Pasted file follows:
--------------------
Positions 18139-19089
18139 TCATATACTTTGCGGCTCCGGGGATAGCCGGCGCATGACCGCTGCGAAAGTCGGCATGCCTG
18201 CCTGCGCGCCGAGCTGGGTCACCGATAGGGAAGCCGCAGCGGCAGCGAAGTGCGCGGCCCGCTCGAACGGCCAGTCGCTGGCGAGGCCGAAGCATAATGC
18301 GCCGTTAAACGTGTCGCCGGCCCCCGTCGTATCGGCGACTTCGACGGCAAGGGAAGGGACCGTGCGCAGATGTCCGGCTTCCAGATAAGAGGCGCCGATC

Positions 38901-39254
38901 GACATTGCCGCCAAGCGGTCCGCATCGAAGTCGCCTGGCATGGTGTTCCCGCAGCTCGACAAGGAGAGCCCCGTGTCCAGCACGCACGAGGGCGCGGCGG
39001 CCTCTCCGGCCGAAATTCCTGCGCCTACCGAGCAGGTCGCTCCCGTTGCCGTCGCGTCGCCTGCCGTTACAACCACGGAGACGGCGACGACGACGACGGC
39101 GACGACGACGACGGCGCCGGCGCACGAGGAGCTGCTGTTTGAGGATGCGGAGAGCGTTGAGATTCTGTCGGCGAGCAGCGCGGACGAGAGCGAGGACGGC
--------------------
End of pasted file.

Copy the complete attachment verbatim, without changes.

Positions 18139-19089
18139 TCATATACTTTGCGGCTCCGGGGATAGCCGGCGCATGACCGCTGCGAAAGTCGGCATGCCTG
18201 CCTGCGCGCCGAGCTGGGTCACCGATAGGGAAGCCGCAGCGGCAGCGAAGTGCGCGGCCCGCTCGAACGGCCAGTCGCTGGCGAGGCCGAAGCATAATGC
18301 GCCGTTAAACGTGTCGCCGGCCCCCGTCGTATCGGCGACTTCGACGGCAAGGGAAGGGACCGTGCGCAGATGTCCGGCTTCCAGATAAGAGGCGCCGATC

Positions 38901-39254
38901 GACATTGCCGCCAAGCGGTCCGCATCGAAGTCGCCTGGCATGGTGTTCCCGCAGCTCGACAAGGAGAGCCCCGTGTCCAGCACGCACGAGGGCGCGGCGG
39001 CCTCTCCGGCCGAAATTCCTGCGCCTACCGAGCAGGTCGCTCCCGTTGCCGTCGCGTCGCCTGCCGTTACAACCACGGAGACGGCGACGACGACGACGGC
39101 GACGACGACGACGGCGCCGGCGCACGAGGAGCTGCTGTTTGAGGATGCGGAGAGCGTTGAGATTCTGTCGGCGAGCAGCGCGGACGAGAGCGAGGACGGC